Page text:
'Drunken soundtracks' by The Walkabouts
by Ian Simmons
[ cdreviews ]
In Britain, at least, The Walkabouts are a well-kept secret, as they are in their native US. This may well have something to do with the fact that they systematically defy expectations. Coming out of Seattle in the early 1990s, they owe absolutely nothing to the city's signature grunge scene that marked every other band emerging from there at the same time. In fact, they have a sound much reminiscent of early solo Nick Cave or, perhaps more closely, the glorious but long-neglected Triffids, another Australian export of the 80s, given, like the Walkabouts, to cinematic, faintly gothic, epics of fear, death and open roads. However, paint them as goth-tinged miserablists and you completely miss the strand of alt country which led them to release an album of country covers revisiting Hank Williams and the like. Put them in this bracket and you fail to account for the massive European influence that infuses their sound.
This album makes an excellent point at which to look back over The Walkabouts career and consider who, exactly, they are. Its subtitle is 'Lost Songs and Rarities 1995-2001' and consists of a reversed chronological trawl through unreleased material, remixes and limited release tracks, covering pretty much every aspect of their prolific output over the period.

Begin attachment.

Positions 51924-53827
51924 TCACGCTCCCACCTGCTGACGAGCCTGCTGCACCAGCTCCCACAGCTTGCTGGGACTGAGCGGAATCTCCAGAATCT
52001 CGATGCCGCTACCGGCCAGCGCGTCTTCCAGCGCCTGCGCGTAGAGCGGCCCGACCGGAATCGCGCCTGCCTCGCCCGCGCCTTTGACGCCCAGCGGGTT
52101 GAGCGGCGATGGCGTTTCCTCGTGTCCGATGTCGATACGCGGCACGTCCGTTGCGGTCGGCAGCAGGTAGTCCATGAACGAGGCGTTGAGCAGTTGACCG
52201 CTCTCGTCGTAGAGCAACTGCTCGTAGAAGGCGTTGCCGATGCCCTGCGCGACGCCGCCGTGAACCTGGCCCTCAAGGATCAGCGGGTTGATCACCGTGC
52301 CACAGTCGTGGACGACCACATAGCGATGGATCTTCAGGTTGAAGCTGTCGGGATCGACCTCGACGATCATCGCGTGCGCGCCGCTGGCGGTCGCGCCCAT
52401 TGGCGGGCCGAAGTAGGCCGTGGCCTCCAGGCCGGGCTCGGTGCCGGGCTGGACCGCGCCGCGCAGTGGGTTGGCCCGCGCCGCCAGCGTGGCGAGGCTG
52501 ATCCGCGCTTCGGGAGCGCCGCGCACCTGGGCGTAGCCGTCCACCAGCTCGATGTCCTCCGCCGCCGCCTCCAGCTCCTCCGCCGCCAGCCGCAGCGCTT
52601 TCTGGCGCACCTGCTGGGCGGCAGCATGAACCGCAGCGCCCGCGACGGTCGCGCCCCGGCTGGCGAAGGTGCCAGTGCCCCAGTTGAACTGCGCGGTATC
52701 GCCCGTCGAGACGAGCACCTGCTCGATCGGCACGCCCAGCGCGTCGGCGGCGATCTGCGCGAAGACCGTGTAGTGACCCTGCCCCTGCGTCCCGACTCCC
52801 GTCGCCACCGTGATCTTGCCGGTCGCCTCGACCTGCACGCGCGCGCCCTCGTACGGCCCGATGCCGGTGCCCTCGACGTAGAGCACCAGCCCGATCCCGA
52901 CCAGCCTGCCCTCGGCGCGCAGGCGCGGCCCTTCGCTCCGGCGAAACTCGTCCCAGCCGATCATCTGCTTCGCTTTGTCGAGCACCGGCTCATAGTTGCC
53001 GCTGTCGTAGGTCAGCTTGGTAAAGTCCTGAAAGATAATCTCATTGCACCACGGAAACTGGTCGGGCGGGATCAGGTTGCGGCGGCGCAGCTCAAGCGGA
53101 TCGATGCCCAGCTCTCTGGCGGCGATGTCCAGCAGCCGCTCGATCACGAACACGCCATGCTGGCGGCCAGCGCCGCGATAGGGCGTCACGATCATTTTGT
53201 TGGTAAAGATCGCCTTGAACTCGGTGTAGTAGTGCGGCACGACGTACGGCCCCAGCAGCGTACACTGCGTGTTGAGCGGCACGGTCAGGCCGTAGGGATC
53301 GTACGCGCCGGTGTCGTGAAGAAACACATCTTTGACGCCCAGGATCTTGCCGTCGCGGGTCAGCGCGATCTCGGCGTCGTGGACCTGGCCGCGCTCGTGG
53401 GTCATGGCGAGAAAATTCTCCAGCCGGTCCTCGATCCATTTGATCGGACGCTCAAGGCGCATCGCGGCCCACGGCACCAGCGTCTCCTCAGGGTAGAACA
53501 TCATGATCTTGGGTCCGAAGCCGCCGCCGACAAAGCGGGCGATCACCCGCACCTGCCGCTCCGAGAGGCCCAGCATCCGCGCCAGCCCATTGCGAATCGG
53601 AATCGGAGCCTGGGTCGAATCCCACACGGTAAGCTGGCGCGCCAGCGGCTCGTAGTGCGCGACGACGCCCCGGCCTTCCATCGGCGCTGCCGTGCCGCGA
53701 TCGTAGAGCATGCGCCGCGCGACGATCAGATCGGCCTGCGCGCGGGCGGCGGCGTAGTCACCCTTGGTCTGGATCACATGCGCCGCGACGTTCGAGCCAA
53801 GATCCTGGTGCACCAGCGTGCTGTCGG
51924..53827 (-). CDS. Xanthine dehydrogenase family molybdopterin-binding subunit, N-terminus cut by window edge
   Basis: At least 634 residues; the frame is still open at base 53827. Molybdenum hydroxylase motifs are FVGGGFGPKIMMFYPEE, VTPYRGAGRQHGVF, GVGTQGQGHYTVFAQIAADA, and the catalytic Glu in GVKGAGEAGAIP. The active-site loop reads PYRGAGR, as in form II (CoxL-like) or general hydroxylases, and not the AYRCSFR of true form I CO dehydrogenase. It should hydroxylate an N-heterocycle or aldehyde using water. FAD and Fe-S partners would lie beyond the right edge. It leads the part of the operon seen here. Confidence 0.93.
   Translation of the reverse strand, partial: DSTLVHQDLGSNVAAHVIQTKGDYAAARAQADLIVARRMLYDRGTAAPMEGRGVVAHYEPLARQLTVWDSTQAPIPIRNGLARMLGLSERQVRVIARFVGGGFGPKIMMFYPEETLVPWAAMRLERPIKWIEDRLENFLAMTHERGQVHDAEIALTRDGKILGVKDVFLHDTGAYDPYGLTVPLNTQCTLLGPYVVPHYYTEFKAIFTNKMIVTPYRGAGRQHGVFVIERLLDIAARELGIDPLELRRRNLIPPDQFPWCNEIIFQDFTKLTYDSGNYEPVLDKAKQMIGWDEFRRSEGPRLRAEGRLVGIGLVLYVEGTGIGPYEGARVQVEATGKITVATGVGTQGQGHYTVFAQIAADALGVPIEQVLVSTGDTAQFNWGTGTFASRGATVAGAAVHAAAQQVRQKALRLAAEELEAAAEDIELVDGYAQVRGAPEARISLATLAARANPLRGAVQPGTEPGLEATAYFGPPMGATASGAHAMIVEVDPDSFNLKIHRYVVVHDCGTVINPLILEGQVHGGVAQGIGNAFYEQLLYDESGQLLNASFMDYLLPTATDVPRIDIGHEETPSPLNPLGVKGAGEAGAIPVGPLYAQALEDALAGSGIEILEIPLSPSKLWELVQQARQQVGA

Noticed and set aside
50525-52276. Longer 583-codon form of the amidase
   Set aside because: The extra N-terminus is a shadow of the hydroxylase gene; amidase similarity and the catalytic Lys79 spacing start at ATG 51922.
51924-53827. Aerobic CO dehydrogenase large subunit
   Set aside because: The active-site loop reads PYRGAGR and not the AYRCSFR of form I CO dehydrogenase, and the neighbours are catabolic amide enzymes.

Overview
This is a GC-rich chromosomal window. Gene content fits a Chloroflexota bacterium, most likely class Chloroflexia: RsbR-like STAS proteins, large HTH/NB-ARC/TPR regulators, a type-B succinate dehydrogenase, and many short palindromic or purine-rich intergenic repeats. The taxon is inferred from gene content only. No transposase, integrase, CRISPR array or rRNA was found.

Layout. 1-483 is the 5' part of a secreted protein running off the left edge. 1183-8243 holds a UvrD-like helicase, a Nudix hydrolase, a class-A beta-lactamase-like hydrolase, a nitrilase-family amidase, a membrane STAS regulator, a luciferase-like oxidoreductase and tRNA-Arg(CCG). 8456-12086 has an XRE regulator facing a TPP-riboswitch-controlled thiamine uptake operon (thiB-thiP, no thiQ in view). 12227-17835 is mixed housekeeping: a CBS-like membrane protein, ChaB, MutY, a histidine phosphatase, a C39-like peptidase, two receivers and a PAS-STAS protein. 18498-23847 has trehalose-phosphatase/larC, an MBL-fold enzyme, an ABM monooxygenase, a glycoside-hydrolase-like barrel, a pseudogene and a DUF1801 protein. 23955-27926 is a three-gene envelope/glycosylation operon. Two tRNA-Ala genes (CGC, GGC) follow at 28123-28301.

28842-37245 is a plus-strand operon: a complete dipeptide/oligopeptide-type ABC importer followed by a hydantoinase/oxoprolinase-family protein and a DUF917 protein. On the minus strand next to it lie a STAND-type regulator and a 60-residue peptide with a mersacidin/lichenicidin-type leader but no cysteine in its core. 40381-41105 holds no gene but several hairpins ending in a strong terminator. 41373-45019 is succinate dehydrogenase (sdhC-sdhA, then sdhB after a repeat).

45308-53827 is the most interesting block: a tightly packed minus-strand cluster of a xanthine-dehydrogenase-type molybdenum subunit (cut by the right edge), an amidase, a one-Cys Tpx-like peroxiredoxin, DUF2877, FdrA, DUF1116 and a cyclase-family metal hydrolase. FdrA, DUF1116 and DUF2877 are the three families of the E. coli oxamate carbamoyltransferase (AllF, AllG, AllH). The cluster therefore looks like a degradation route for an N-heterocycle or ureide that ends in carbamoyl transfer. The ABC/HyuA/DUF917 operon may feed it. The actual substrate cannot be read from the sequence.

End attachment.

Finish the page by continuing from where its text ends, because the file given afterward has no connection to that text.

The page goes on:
The first thing that strikes you is the consistency of the material included here, such collections are, all too often, ghastly barrel-scrapings, full of weak b-sides undeserving of resurrection, but Drunken Soundtracks can stand proud alongside any of the band's major albums. There are the occasional lapses into "Walkabouts by numbers" (Death's Black Train, Thieves Like Us), but none are disastrous, and some superb songs resurface, such as the title track and Cover of Darkness. The band's diverse taste in covers is also brought to the fore here, there are two Serge Gainsbourg covers, Sorry Angel and Bonnie and Clyde, Neil Young's Albequerque, Scott Walker's Cowbells Shaking, Corcovado by Carlos Jobim, Townes van Zant's Sanatorium Blues and even Neil Diamond's Glory Road. Every one is cracking, keeping a sense of the original, but making the song their own none the less, no mean feat given the diverse origins of the material. It requires a genuine love of the songs and a strong sense of musical identity to pull this off, something they managed with even greater aplomb on their album The Train Leaves at Eight, where they covered Walker and Gainsbourg as well as Mikis Theodorakis, Deus, Solex and Others to pretty much uniform success.
The fact that they are pretty much a cult band does not seem to deter The Walkabouts, they have been producing consistently excellent music for over 10 years and remain on top of their game - they deserve a much higher profile.